A quick few news links...
The FT reports that ID cards could have PINs* (not PIN number numbers), which would extend the range of verification techniques, all the way from a quick visual check, through PINs, to biometric validation (although there's no reason why you need the card for this one, if you're connected to the central database).
(* N.B. The article is supposed to be limited access, but in the hardcopy version, it stopped where the preview stops anyway...)
The hacker in me thinks that more complex security = much more chance of a "way in", or around the system, especially when it comes to automated validation. A system can be set-up for both a "simple" (PIN) check and an "advanced" (biometric) check, with the more advanced one being mandated at the human level, so route round the human (weak) side of things, and it's all of a sudden a lot easier to validate "yourself". Danger, Will Robinson.
Local rag, The Argus had a couple of interesting stories the other day: An apparent increase in "yob" culture" in Brighton, and a note on a Home Office report that says Brighton has 20,000 CCTV cameras, 3rd only to London and Manchester.
No attempt seems to have been made to link the two stories up, but a Liberty spokesperson hints at the problematic limitations of using observation to control behaviour:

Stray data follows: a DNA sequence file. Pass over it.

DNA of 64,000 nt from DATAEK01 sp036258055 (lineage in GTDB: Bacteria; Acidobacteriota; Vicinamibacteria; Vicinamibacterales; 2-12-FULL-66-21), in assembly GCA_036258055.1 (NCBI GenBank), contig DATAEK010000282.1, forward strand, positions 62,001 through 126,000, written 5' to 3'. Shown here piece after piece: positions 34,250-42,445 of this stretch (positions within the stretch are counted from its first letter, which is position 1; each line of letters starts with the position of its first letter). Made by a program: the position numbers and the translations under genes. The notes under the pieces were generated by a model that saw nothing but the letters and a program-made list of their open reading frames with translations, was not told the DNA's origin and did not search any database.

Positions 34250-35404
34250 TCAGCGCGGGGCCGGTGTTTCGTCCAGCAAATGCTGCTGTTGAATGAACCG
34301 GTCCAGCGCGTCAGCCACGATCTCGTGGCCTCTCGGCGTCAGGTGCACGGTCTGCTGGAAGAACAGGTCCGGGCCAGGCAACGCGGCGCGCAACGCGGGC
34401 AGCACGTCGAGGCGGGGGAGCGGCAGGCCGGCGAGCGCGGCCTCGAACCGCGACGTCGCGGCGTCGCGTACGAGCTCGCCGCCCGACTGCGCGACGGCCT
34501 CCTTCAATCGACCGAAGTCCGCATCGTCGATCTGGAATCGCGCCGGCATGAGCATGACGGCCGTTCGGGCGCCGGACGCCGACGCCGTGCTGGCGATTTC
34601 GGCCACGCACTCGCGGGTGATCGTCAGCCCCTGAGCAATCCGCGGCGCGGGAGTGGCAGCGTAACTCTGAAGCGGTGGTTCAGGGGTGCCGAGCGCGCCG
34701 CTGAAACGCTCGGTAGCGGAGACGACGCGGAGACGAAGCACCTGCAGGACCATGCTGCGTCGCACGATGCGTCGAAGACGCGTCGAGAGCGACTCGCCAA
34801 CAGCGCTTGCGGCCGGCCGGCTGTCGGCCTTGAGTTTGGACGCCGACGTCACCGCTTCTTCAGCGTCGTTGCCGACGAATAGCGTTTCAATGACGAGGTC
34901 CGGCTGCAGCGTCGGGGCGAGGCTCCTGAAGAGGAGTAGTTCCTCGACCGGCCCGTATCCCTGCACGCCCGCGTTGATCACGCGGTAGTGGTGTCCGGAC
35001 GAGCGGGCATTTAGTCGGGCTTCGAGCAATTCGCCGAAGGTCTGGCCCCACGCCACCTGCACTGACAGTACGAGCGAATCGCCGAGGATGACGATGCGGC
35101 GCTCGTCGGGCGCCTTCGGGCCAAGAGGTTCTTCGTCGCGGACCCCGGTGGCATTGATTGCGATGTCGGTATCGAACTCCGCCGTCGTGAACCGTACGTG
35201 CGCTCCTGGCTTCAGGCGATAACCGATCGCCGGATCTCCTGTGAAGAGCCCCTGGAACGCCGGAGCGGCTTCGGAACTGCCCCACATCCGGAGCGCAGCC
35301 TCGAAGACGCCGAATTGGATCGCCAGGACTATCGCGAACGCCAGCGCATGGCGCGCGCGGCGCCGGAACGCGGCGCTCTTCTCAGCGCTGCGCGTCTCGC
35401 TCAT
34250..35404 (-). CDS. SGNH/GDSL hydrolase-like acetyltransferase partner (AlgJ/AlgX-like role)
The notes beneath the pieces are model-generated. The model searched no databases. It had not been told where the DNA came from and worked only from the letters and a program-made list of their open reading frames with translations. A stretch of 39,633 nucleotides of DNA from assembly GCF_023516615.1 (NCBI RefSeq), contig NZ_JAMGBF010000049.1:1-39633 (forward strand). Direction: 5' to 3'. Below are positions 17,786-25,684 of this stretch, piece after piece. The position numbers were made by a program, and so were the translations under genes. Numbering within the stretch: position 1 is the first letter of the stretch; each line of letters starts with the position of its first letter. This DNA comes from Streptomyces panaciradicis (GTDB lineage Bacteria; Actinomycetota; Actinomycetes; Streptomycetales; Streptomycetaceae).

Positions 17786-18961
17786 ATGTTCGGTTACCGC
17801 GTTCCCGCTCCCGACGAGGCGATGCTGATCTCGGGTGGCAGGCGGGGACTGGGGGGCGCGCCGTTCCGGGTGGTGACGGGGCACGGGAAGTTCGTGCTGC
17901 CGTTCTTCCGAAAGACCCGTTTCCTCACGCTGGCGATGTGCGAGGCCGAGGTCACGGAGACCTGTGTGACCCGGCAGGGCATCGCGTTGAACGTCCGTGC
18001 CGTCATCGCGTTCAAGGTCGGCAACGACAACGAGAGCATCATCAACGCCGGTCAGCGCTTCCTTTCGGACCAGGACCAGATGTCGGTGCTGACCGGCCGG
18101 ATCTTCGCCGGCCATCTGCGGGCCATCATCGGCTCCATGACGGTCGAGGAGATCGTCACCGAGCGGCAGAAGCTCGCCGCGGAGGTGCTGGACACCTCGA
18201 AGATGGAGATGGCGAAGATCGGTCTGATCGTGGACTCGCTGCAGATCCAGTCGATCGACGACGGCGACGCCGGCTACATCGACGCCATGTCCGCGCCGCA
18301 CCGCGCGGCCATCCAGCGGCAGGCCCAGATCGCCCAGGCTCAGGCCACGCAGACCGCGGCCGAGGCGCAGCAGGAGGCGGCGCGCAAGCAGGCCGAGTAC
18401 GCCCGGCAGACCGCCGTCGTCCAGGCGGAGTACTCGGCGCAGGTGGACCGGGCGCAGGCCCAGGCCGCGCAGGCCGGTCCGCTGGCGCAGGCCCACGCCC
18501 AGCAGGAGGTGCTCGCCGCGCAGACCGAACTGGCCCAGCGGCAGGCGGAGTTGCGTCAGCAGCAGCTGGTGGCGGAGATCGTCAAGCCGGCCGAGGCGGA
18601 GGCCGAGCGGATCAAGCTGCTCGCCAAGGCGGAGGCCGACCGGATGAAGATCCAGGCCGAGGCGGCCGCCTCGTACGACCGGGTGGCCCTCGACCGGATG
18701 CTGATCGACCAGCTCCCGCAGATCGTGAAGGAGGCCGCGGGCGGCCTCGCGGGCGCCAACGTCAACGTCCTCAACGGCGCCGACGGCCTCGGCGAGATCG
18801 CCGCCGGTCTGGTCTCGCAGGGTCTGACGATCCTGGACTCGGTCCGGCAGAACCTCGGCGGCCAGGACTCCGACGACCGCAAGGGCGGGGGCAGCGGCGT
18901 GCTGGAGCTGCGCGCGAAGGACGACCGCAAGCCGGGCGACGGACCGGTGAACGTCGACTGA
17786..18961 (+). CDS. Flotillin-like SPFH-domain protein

"People often feel very uncomfortable being surrounded by hundreds of cameras and in our opinion they often do very little other than monitor innocent citizens."
"Innocent" citizens, maybe. Unfortunately, insobriety has a peculiar effect, freeing us from those social inhibitions that act upon us to regulate our behaviour as we perceive ourselves to be perceived by others. The effect that beer has which results in being able to sing loudly at 3am is exactly the same effect which prevents us from worrying so much about being monitored on CCTV. Indeed, if you believe the TV documentaries, the presence of a camera nearby can often accentuate the urge for exhibitionist behaviour.
In short, CCTV is a social phenomenon, not a technological one - but alcohol is a "cure" for that exact same aspect of "monnitoring", whether it's a solution for monitoring in the workplace, or monitoring elsewhere.
A final observation is also to be made regarding the last story here and the current tennis match over ID Cards between the 2 houses. In one, the debate is centred around the definition of "torture", while in the other the debate is around the definition of "voluntary". I've touched on this before, but the use of language is increasingly important in politics, just as it is in marketing. Accessibility to policy and accountability depends on understanding, shared comprehension. Hammering out this comprehension through language that means the same thing on both sides of the fence is essential, but keep an eye out for its abuse...